A Final Flight
2023, Junior, Creative Writing
Climate Hero: Gonzalo Cardona, ProAves
Gripping my cup of warm tea, I raise it up for a sip. My trembling fingers shake the cup as I try to read the newspaper. Gonzalo Cardona, Parrot Conservationist, Found Dead on the Dirt Road Near—. The tinkling sound of breaking glass slices through the words that I read. I hiss, a small drop of blood emerges near the cut.
* * *
Neck-deep in the forest, beads of sweat trickle down Gonzo’s back. He has a twinkle in his eyes that never seems to ebb. Gonzo always stood, trying to get a bigger picture of the area he sought to master. Decades of work, yet he still held on to his childlike sense of adventure. Even as his hair grayed, his enthusiasm for the forest never faded. He was a man who scrimped and saved every penny to fund his research efforts. He was also my husband.
Gonzo opens the all-in-one camo travel pack and pulls out the foldable chairs. “Pink for me, blue for you!” He winks as he sits down, wincing slightly from back pain. The chairs were a long-running joke from college, something about breaking gender norms.
I pass him the laptop, its cover adorned with peeling bird stickers. Gonzo whistles as he opens the device and types in his password. His tanned face lights up after seeing the blue numbers flashing on the screen.
The fundraising was a win for the campaign, which meant a win for the parrots. I smile as Gonzo starts whooping and thanking God. No matter how far we have gone, he never stopped being grateful for where we came from. My husband had an optimistic view on life, smiling more often than not.
* * *
His walrus mustache bristles as he climbs up a wax palm tree to find his yellow-eared parrots. With a harness attached to a single rope, Gonzo hoists himself upwards. His smile grows as he climbs further and further into the leafy canopy, where he will have a full view of the birds. I can see his cattleman’s hat tipping as he cranes over to check their nests. He knows the history of each and every bird.
“How are the parrots?” I yell upward into the leaves.
“This pair wasn’t doing so well last year! Now, they have three chicks.” Gonzo calls back as he descends with two birds nestled in his arms.
The parrots, colored in lime and dark green, stare at me with somber black eyes. The yellow patch around their eyes has an ombre effect. They burrow deeper into Gonzo’s palm. The birds have always been Gonzo’s fascination rather than my own, but over time, I grew to love them like my own children.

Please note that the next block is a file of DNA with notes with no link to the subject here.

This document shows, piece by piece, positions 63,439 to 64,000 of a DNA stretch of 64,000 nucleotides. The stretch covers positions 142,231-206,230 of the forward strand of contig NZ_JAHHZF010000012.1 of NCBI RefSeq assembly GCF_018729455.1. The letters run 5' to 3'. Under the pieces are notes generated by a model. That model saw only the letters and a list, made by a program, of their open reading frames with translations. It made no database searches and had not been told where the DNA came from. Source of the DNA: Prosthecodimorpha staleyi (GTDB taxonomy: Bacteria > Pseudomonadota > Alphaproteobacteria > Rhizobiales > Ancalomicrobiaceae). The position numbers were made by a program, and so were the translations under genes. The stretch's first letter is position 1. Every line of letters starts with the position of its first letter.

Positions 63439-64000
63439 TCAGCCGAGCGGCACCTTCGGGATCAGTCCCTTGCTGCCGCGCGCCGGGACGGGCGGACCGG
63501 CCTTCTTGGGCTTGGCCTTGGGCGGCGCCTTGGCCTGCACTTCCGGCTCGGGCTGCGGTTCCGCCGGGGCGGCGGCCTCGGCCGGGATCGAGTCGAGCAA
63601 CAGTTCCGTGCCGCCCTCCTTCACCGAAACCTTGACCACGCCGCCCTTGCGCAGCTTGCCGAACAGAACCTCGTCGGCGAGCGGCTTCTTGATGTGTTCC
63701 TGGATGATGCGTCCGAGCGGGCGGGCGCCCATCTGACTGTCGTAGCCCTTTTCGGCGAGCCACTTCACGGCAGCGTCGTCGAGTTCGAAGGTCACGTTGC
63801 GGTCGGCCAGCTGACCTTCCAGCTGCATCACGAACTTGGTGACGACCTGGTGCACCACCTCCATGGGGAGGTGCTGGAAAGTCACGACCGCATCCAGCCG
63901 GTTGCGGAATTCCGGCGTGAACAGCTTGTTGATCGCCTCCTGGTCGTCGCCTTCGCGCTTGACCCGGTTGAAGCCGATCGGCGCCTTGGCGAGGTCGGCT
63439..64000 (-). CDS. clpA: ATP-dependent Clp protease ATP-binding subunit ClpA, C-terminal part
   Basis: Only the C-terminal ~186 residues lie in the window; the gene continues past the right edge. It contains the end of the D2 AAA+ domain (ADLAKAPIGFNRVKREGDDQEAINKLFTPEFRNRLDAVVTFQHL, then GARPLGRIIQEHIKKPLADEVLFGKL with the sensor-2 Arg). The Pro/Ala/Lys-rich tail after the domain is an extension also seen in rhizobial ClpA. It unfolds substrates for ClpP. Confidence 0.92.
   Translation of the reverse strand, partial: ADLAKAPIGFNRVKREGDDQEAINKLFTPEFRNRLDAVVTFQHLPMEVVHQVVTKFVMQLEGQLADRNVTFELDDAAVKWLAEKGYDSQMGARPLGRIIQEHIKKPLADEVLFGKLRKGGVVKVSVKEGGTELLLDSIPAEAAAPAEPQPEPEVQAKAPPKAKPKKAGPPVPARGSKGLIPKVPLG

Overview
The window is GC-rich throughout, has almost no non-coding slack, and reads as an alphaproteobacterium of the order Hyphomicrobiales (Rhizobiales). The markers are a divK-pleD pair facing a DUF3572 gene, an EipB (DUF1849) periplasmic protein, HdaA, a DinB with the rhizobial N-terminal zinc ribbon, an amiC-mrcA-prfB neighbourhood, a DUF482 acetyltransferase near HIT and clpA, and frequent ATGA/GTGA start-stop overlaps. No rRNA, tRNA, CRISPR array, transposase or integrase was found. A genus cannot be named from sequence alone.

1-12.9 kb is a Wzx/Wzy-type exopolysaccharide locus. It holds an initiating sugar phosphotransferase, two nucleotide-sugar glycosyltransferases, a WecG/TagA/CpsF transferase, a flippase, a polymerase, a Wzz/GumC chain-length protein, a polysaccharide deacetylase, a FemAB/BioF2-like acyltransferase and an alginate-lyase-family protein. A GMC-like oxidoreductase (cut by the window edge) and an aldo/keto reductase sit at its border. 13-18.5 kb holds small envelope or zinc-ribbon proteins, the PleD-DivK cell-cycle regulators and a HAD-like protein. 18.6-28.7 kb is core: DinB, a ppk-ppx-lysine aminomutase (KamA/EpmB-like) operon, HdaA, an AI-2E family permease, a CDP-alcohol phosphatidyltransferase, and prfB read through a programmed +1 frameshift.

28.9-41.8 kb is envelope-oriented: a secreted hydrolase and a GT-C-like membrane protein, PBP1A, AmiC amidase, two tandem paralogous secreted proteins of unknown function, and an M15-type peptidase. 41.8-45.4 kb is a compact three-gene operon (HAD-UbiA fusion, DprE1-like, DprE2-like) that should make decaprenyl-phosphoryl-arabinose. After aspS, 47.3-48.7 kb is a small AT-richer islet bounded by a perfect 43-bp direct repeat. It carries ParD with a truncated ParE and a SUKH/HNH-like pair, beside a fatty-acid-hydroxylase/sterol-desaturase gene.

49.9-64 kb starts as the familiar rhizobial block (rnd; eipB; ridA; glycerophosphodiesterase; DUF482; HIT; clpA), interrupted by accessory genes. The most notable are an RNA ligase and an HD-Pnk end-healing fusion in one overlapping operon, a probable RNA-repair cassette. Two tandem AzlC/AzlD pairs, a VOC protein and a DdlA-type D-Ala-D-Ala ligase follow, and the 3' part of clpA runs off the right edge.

“I can’t help feeling like I should do more,” Gonzo murmurs as he slowly strokes the parrots’ heads.
My eyebrow shoots up. “Are you serious?”
Campaigns, workshops, talks – Gonzo worked hard to inform the world and our country about the beauty of the yellow-eared parrot. When he first began his effort to save the species in 1999, there were only 81 nestlings in a remnant flock. Now, the numbers in his survey notebooks have documented more than 2,500 parrots living among Colombia’s forests. My husband was on a mission, and I knew he would never give up on the parrots.
Only I could feel a growing sense of danger among the thick wax palms. Where my husband saw only a bird watcher’s paradise, it was well-known that the areas where he worked were traveled by FARC guerillas, drug traffickers, illegal loggers, and other groups who stood against my husband’s conservation efforts.
As I wipe humid sweat beads off my back, my mind flits back to an anonymous email Gonzo received last night. A warning, an ill omen.
* * *
“Last census today!” Gonzo’s wide smile stretches the seams of his mouth, his mustache bristling.
“Have a good day at work,” I nod as I knead the dough between my fingers.
“Promise to be back before five.”
The front door swings shut. I hear Gonzo whistling the tune that played on our wedding day.
Hours after, red and blue lights flash outside. Policemen enter our home and my world becomes a blur. Fluttering in the distance, a yellow-eared parrot leaves its nest, taking flight. The final flight.
I was inspired to write this piece when I read an article about Gonzalo Cardona. It was a great shock to me when I found out that he died. I decided to write my story on him as his story is very compelling and deserves to be known. What he did was not wrong, but he was still brutally murdered. My message to the viewers of my piece would be to treat animals kindly, and that hard work always pays off. Before doing research on climate change and our oceans, I believed that birds were one of the more stable populations. Yet, during my research, I realized that no matter how stable birds in general are, there will be less prominent birds that are unstable. I feel that in the future, we need to step forward and help the birds that keep up the fragile ecosystem that we have right now.